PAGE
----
NEW YORK (GenomeWeb News) – Vanderbilt University researchers have received a $1.2 million grant to investigate the cellular, molecular, and genetic factors involved in metabolic and hormonal changes that are caused by bariatric surgery.
The Vanderbilt team received the National Institutes of Health funding to discover the causes for the "many metabolic and hormonal changes" that are the result of bariatric surgery, commonly used for treating obesity and type 2 diabetes, Vanderbilt said late last week.
These changes, which have been documented in recent research, are poorly understood but may be involved in some of the beneficial effects of bariatric surgery.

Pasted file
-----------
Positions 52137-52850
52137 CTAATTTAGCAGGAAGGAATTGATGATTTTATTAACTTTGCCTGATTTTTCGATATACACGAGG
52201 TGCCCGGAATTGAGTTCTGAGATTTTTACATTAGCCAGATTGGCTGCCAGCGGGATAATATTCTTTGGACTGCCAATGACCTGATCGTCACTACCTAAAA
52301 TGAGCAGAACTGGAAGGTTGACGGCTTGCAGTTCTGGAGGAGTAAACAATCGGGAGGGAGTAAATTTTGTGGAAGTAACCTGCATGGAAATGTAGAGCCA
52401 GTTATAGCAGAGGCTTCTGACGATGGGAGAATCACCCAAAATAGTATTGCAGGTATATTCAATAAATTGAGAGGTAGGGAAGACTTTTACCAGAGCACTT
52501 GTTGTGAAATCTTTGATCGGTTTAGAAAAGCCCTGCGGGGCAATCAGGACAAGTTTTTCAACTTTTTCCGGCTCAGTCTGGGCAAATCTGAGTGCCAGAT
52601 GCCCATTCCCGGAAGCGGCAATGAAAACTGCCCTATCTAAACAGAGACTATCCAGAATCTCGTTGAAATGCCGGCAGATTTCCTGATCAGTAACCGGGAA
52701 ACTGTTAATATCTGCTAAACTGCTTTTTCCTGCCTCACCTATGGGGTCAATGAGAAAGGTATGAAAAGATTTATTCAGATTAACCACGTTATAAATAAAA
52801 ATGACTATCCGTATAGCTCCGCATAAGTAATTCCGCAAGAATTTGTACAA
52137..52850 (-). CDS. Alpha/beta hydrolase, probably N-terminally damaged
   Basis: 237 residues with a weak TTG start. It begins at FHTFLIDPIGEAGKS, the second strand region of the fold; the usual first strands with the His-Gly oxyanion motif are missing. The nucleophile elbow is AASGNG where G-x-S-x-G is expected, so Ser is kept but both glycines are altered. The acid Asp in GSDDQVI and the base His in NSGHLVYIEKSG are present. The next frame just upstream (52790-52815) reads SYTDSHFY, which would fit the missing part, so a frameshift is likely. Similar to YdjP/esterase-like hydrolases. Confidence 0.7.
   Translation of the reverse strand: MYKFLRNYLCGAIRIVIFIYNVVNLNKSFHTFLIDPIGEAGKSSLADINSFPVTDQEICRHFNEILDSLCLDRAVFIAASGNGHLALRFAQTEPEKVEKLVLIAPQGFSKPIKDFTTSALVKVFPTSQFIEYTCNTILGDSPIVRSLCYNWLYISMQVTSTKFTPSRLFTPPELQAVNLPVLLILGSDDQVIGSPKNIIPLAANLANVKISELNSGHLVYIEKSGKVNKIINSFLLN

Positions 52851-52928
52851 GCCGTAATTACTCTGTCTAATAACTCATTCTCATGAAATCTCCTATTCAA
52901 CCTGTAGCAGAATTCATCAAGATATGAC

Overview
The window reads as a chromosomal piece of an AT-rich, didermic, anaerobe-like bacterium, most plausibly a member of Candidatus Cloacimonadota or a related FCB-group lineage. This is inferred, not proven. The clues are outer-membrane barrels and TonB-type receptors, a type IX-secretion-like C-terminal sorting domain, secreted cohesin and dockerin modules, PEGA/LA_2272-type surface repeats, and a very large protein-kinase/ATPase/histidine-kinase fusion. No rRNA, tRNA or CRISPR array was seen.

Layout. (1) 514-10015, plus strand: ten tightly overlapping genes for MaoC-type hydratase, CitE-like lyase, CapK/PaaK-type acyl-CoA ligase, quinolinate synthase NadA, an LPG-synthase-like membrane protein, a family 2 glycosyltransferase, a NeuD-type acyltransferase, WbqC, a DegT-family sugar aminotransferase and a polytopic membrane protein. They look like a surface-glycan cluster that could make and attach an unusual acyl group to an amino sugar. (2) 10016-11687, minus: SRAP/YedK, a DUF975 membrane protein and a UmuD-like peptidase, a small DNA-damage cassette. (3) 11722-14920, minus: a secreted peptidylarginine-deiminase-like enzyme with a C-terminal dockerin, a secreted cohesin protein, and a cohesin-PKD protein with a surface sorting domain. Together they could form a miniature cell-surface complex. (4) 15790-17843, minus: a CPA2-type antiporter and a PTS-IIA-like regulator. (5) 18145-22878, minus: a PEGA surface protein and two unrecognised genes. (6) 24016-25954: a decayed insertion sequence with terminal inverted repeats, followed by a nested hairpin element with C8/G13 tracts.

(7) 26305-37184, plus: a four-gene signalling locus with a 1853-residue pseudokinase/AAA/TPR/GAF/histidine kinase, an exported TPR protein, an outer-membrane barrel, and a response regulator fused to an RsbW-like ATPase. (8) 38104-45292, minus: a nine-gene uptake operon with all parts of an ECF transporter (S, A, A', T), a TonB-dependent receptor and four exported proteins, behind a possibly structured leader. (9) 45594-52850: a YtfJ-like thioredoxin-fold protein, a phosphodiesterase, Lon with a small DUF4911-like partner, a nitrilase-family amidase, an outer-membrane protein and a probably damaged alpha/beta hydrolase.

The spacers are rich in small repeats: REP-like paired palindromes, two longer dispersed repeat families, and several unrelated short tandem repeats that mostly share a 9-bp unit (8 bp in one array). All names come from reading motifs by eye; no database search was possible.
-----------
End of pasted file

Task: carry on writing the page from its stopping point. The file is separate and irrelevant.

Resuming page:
As an example, Vanderbilt said, around 60 to 80 percent of patients with type 2 diabetes see the disease completely resolve after bariatric surgery. These effects often are seen before any significant weight loss takes place and cannot be explained by decreased food intake alone.
The research team plan to use mouse models to study how cellular signaling in the brain and gut is impacted by bariatric surgery, and to determine why the surgery fails to produce weight loss in some patients. They also plan to use the BioVu DNA Databank at Vanderbilt to identify genes that are associated with this failure.
"The reason it's important to work in the mouse is that it allows us to use state-of-the-art genetic technologies to understand the mechanism of bariatric surgery," Roger Cone, principal investigator on the project and chair of Vanderbilt's Department of Molecular Physiology and Biophysics, said in a statement.
David Wasserman, director of Vanderbilt's Mouse Metabolic Phenotyping Center, said the grant "allows us to bring together novel and diverse expertise in central control of feeding, GI function, and clinical bariatric surgery."